New York Audio Show - Part 1

Show report
Solid-state power amplifiers,
Tubed power amplifiers,
Digital-to-analog converters
New York Audio Show - Part 1

Veloce Audio is now shipping the long-awaited Saetta Hybrid monoblock amplifiers ($18,000/pair). Rutherford Audio brought the latest Vertere tonearm ($38,500, including the tonearm cable, $27,900 without). Wes Bender Studio NYC had a pre-release SACD transport and DAC pair from E.A.R. ($13,000 for the pair). Sound by Singer demoed a pair of the brand-new Raidho D2 loudspeakers ($48,00/pair as shown) with the new diamond-on-graphite drivers. Audio Arts demoed the entire line of new CH Precision products, including the C1 DAC ($32,975), the D1 Player ($32,750) and the A1 amplifier, here run as a bridged pair ($37,475 each), with a sleek pair of new components from Trinity Audio Design GmbH, the Preamp ($34,740) and the Phono ($34,750). Audioengine had a nifty little USB DAC that I’m not supposed to talk about (more on that soon). The Jecklin Float QA “head speakers” from Quad were surprising and surprisingly comfortable—$3,000 gets you the cans and the amp necessary to drive them. On the other end of the headphone market, the Mad Dog from Mr. Speakers (with the leather Alpha pads and leather comfort strap -- $299) was extraordinarily comfortable and a great match for the new Astell&Kern AK100 high-resolution digital player ($699), that, unlike your iPod, will natively play all your 24bit/192kHz HDTracks downloads. Sennheiser was showing off their $349 Momentum on-ear headphones and the new HDVD-800 headphone/DAC combo ($1,999), a slick little box that lets you mix and match your single-ended cans with your balanced ones. Audez’e had a new closed-back headphone with an intimate and engaging sound, and if not quite as colorful as the steampunk-inspired LCD model on prominent display, they were certainly more real-world. Elsewhere, Woo Audio brought two full rooms of head-amps and headphones, all in self-driven demos with music from M-A Recordings and new, affordable audio cables from Black Cat. More on all of this, soon.

My favorite room at the show was a joint venture between MBL and NY retailer, Sensorium AVR. Jeremy & Tara Bryan of MBL-North America, Bryan Bilgore of Sensorium AVR, and analog tape guru Greg Beron of UHA, put together a stunning 45-minute demo that quite literally made my day. The sound was outstanding. The material was equally outstanding. It was unexpected. It was thrilling. I loved every second of it. The sound came from—uh, well, I have no idea where it came from. There were speakers all around me, but the relationship of them to what I was hearing—and seeing on the Sony 4k projector—was completely removed. Almost architectural. The sound wove together in front of me. To the side of me. Behind me. And more than a few times, all around me. Absolutely stunning. A one-off master tape playing the ubiquitous “Coal Train” of Hugh Masekela was fresh. Roy Orbison was ethereal. I think I started grinning with Anna Netrebko, became open-mouthed by the time Sting finished “Fragile” and when YYZ played through, I almost got naked. Yeah, I liked that demo a lot.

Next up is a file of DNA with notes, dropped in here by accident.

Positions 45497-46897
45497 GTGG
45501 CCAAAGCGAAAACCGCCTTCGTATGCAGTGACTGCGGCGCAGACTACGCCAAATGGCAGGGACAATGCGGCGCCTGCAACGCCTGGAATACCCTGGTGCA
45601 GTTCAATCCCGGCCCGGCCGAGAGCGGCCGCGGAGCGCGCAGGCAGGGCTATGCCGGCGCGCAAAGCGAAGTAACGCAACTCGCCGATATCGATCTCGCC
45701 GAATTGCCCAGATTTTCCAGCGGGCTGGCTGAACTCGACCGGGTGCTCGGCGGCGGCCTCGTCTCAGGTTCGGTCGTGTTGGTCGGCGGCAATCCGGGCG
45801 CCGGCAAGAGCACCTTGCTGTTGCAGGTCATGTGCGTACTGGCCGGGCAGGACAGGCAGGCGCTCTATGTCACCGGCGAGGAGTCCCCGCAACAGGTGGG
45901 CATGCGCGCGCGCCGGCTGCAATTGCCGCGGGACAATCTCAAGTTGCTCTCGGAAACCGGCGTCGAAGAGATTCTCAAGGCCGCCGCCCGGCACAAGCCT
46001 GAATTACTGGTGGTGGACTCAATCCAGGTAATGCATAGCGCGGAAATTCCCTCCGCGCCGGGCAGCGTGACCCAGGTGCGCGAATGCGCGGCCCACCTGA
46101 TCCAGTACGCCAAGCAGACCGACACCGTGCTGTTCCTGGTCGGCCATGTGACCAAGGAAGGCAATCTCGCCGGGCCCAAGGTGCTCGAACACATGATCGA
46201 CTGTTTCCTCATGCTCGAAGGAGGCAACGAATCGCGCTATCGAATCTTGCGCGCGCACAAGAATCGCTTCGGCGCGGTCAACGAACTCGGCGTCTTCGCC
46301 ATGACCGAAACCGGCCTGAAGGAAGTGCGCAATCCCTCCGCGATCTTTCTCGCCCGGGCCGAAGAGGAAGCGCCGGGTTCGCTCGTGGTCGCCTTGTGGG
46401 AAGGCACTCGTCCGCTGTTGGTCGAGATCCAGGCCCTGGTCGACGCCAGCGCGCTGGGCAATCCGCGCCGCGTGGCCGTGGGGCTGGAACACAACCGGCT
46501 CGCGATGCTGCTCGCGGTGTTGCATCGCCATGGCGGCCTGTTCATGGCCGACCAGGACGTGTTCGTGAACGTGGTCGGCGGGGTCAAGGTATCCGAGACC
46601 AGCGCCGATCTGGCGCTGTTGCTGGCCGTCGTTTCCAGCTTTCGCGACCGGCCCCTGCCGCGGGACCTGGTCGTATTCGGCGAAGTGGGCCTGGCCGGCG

Another showstopper for me came courtesy of the dapper gent from Ireland, Philip O’Hanlon of On A Higher Note, the importer of Vivid, Luxman and other fine brands. O’Hanlon is, clearly, a wizard. There’s really no other explanation for it. It makes a kind of sense—who else could do what he does and pull off that bowtie-and-tweed thing but Hogwarts faculty? It also explains that Cheshire Cat grin when you ask where in Heaven’s name he got a “console-mix” (in double-DSD!) of Luther Vandross and Beyonce. Not my favorite performers, I was poleaxed by the stereo image—layered, textured, and utterly convincing. A one-off never-made-it-to-the-album cut from Boz Scaggs followed. Like any good ref, I threw my Best-In-Show flag down on the spot and demanded a booth review. Incredible stuff there.

The most surprising sound at the show? There were two that stopped me in my tracks, and I mean that in the sense of being hit in the face with a lemon peel, wrapped around a gold brick. The first was Touch by Yello, played in the big Burmester/Genesis Loudspeakers room. Played through, it was a fantastic antidote to some of the drivel I’d heard, and thrumming through that tremendous system made me remember that I actually liked music. You lose track, sometimes, at an audio show. Anyway, the other shake-me-like a Raggedy Andy episode happened courtesy of Peter Qvortrup of Audio Note UK. On his all-Audio Note system, he dropped a dubstep A-bomb with some cuts from a special edition release of Noisia’s Split the Atom. Peter was so taken with the album and the sense of the “live experience” that it captured that he bought 500 copies. It was electrifying—and played back at well over 100dB, it was more than a little terrifying. 20 watts, put to very entertaining use.

And that’s the fly-by. More room details to come.